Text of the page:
Short insights from December
  • My no.1 wish for 2016 is for people to learn to use examples of Digital disruption without referencing Uber and AirBnB
  • Putting an end date for an organization to become “digital” is pointless and naive. It is and will continue to be an ongoing process driven by technology, customer requirements, regulation.
  • Drones are becoming a way of life globally. Have seen positive outcomes of drones for package delivery in Nigeria and for wildlife management in Southern Africa.
  • In November 2015, not 2005,  Equinix announced that “Future human interactions will be digital & heavily influenced by mobile devices, social media and the cloud” – To survive, vendors need to urgently shift the narrative from one that was basic 10 years ago.
  • Whilst there is no doubt at all for the capability of Dianne Greene, a new executive is just the tip of what #google needs to drive enterprise business, it lags significantly from an internal process and client facing perspective
  • Working on concepts applying Keynesian approaches to the Digital Economy, enabling technology highways, no longer building vehicle ones
  • To really be part of the as a service economy Oracle, Microsoft, SAP et al need to develop service partners similar to #SaaS ecosystem providers such as Salesforce and Workday.
  • Now that Hewlett Packard has split to become HP Enterprise and HP Inc #, the time for excuses, job cuts etc is gone, it has to execute quickly and precisely to get back the confidence of the market.
  • When IBM closes on the acquisition of the Weather Company expect it to forecast cloud to clear in Seattle and for cloud to increase in Armonk
  • The big question for the Oracle attack on AWS. How does oracle scale IaaS against a $8B company growing at 80% last qtr. Furthermore it is fascinating watching Oracle chase market leaders. Internal culture is so focused on dominating with a big stick. 

Our Latest....

Westfield may have a “Smarter Way to Park”, but the risk to individual privacy and security is not smart.
Losing a ticket in a shopping centre parking lot can be a frustrating and very costly experience. Similarly the ability to exit and have automatic payment is a benefit to the time poor and impatient shopper. Therefore the rollout by major retail property managers such as Westfield of ticketless parking is considered a blessing by many. Read More...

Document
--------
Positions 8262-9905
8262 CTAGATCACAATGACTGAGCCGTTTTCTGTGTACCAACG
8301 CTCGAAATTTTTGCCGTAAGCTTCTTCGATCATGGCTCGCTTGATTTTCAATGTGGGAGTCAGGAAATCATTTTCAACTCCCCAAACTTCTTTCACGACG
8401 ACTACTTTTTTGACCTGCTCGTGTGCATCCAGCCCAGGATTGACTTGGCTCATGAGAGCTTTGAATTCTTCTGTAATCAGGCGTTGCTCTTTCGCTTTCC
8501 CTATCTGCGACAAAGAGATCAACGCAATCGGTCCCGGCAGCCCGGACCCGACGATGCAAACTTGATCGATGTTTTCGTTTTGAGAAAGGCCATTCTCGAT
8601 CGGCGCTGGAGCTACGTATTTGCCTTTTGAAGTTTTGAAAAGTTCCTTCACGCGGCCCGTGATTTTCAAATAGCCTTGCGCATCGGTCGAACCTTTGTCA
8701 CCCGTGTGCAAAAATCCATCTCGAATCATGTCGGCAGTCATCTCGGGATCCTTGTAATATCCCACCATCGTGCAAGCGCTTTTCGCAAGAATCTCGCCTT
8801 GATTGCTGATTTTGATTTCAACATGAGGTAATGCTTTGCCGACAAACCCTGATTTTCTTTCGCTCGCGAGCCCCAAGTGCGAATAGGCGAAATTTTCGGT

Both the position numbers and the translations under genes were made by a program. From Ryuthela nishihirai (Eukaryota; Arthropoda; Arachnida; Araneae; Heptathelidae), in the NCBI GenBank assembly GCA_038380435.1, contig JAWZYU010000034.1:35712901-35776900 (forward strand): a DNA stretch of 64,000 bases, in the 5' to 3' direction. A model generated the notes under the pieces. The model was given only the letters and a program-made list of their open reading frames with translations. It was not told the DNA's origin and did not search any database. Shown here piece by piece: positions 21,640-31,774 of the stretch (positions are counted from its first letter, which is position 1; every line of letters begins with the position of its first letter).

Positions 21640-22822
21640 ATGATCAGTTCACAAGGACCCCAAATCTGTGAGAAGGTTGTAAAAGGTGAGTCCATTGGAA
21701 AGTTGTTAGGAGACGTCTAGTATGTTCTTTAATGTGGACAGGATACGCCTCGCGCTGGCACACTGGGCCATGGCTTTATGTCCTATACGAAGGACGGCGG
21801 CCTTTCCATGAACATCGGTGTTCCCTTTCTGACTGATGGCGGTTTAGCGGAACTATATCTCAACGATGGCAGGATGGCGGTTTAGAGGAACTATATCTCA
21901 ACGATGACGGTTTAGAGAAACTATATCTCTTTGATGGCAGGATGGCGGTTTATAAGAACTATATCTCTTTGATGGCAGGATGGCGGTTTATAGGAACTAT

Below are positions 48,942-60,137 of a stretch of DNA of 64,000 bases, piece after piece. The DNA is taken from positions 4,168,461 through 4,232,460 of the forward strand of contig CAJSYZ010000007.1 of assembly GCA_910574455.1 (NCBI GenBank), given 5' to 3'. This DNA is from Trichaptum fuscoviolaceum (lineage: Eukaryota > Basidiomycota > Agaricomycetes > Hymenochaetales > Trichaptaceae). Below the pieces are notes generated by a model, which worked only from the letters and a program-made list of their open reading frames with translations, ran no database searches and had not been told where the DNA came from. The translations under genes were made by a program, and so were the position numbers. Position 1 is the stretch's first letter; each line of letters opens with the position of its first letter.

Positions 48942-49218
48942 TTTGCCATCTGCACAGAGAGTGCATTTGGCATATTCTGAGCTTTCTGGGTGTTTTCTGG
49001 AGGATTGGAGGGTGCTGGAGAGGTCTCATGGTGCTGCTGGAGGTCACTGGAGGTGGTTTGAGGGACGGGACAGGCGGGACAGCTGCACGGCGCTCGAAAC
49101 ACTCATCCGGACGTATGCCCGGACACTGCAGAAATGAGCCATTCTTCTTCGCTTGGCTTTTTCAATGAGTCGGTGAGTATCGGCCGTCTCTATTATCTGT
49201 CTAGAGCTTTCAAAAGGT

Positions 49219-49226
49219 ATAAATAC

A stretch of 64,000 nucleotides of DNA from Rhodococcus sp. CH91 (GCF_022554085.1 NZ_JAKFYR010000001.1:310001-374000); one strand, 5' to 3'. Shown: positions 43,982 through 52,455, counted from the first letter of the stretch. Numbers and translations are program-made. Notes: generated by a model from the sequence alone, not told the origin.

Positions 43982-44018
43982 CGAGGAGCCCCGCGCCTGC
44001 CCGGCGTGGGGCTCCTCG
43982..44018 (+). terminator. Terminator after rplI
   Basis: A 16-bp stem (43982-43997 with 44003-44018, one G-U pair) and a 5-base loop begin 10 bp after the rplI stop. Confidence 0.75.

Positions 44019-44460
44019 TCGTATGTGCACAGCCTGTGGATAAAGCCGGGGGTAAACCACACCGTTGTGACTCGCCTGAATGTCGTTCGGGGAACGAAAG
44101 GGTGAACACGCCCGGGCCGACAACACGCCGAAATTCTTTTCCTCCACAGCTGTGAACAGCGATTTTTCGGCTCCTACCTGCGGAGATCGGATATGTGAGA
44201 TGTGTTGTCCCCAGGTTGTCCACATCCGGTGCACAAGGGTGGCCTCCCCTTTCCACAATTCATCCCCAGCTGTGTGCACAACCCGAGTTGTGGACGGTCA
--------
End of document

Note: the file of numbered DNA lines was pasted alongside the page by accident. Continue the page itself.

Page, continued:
Will Salesforce, AWS and Oracle product expansion dent the glow of Tableau and friends?
Analytics provider Tableau has had a remarkable couple of years. Qlik, TIbco Spotfire and other peers have also experienced success as the growth and democratization of analytics increases. They have helped to bring Analytics into a larger, more user friendly environment, and to help shift the long awaited by capioIT shift to a more democratised functionality of analytics, data discovery and visualization. Read More...

For the Good of Society – We all must take a pledge
It is time for the world to take a new pledge in order to enable innovation and improved stakeholder outcomes from investment to accelerate. Read More...

Australia discovers Innovation. Can it become the Smart and Lucky Country?
When the tabloid Daily Telegraph front page is highlighting startups it is clear that Australia is finally awaking from a long-term lack of genuine progress, investment, tax structure and ecosystem for a scale technology and innovation startup industry and national mindset. The awakening has almost arrived too late, but big benefits to the competitiveness of the national economy will follow. Read More...

See you all Next Year
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Phil Hassey CEO

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Copyright © 2015 capioIT, All rights reserved.

NOTE: This is general information only and does not constitute advice nor take into account any individual’s or company’s specific requirements, and should not be relied upon as such. Readers are advised to seek specific advice from capioIT. capioIT makes no representation nor gives any warranty as to the accuracy of future forecasts. To the fullest extent permitted by law, any conditions, warranties or liabilities implied by law into these conditions are hereby excluded.